Commerce Dept. warning seniors about scams

Published 10:25 am Thursday, April 30, 2015

State officials hope to give a little advice to Minnesota’s seniors.

The Minnesota Department of Commerce is continuing its efforts to educate older residents on financial scams and consumer protections through talks and seminars around the state.

“We often find that seniors are particularly targeted for financial scams and abuse,” Commissioner Mike Rothman said. “At the Department of Commerce, we receive a lot of complaints that involve seniors who have been scammed or defrauded.”

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To that end, commerce officials are partnering with other organizations such as the AARP, Better Business Burea and area financial institutions to offer more information about financial scams.

Seniors in Mower County and Minnesota face more financial scams than before, thanks to a combined rise in technology and the fact more baby boomers are retiring with better finances.

“The baby boomer generation is, economically, one of the larger generations,” Rothman said. “It’s the one that has earned the most in U.S. history, and they have a tremendous amount of savings.”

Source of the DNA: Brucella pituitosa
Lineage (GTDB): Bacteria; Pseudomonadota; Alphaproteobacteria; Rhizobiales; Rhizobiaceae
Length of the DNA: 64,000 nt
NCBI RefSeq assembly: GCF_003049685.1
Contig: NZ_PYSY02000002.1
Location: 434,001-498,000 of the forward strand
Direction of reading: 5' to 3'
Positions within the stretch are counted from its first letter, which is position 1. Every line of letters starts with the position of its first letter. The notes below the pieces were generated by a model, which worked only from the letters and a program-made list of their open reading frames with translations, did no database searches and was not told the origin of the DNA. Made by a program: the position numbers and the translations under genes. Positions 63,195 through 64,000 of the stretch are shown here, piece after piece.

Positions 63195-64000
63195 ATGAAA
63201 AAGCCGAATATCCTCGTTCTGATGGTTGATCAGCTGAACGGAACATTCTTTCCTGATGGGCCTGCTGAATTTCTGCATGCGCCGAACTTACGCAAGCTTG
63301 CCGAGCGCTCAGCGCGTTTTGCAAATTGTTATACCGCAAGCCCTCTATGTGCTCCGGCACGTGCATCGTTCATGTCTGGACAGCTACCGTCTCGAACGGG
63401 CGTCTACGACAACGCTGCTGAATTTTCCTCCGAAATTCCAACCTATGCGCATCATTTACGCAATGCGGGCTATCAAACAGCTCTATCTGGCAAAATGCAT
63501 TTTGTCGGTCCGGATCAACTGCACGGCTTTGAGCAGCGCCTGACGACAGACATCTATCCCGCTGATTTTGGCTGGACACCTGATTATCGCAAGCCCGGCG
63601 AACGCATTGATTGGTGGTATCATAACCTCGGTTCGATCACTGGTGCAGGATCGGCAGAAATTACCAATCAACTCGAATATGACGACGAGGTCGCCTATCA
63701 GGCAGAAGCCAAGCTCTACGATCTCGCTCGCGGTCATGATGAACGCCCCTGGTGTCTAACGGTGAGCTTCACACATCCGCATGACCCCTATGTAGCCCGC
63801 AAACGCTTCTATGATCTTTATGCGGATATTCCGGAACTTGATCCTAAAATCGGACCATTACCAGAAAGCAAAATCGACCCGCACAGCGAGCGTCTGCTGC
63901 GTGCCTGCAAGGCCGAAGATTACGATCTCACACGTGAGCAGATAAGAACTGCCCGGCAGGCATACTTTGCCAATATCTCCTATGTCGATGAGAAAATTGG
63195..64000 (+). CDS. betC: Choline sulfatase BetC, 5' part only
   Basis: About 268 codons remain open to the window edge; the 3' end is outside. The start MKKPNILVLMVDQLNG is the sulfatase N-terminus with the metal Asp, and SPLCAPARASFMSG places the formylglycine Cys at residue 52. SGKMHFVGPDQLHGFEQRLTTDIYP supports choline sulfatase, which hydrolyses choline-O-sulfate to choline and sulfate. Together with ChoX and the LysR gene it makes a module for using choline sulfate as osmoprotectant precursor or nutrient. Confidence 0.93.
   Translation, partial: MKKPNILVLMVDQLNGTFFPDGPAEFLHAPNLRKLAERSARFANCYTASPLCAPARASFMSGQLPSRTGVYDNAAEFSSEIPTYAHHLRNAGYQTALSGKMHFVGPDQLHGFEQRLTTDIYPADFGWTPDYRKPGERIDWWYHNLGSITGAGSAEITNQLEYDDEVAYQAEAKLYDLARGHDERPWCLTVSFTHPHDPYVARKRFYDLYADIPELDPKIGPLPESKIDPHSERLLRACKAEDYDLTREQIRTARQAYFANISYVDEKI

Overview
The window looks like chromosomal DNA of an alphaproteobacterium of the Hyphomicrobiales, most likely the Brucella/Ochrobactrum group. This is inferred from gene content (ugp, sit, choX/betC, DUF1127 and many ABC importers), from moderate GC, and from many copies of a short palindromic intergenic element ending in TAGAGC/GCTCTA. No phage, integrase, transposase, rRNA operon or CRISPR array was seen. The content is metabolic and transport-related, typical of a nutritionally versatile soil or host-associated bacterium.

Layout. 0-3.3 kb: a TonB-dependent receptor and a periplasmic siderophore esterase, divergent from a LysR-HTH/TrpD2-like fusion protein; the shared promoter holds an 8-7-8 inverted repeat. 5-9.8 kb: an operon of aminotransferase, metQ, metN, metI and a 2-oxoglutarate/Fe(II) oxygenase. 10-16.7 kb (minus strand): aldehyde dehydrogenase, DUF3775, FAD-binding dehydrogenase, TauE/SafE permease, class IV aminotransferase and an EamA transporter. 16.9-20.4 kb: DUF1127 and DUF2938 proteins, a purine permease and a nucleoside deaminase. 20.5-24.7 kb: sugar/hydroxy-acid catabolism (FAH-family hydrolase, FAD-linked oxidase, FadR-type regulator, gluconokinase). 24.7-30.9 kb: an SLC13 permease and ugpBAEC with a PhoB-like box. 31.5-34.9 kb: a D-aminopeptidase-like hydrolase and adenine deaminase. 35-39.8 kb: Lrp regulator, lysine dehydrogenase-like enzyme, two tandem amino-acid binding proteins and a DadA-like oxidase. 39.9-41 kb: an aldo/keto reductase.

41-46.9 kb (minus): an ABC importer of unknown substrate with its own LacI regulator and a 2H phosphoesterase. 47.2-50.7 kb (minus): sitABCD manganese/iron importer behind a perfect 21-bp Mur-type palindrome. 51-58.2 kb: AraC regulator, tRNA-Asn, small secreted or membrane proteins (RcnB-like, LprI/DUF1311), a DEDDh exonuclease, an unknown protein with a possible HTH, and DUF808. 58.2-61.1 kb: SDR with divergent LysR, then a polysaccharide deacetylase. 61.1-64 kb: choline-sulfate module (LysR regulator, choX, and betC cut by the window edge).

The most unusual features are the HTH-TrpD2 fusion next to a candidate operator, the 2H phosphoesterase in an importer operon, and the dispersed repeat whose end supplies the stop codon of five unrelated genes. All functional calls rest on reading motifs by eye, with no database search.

While many people are familiar with common scams — think a Nigerian prince who emails you to ask for your bank account number to store his riches — there are more complicated scams created every day, such as scammers pretending to be IRS agents or relatives in need of help.

While commerce officials encounter many scams, Rothman said there are also plenty of seniors who are too proud to report they’ve been swindled out of cash. In addition, it’s tough to track scammers as many operate out of the U.S.

That’s why commerce officials hope to spread the word about safe financial practices and potential scams.

Some of those warning signs according to the National Center of Aging include:

—Never give out banking, credit card, social security, Medicare or other information over the phone.

—Be skeptical of all unsolicited offers and thoroughly research them.

—Use direct deposit for benefit checks so they aren’t stolen from your mail.

—Sign up for Do Not Call lists.

—Shred all receipts containing your credit card number.

—Never buy from an unfamiliar company unless you receive written information.

Of course, the best advice often comes from fellow seniors.

“Seniors understand what’s going on, but at the same time they need resources to tackle this problem,” Rothman said.

Rothman was in Austin in early April as part of the Department of Commerce’s Financial Literacy Month. He and other commerce officials tour the state to continue learning about financial scams seniors face.

Seniors who have dealt with scams are encouraged to contact local law enforcement, financial institutions and even the Department of Commerce itself.

“We’re trying to get the word out as broadly as possible,” Rothman said.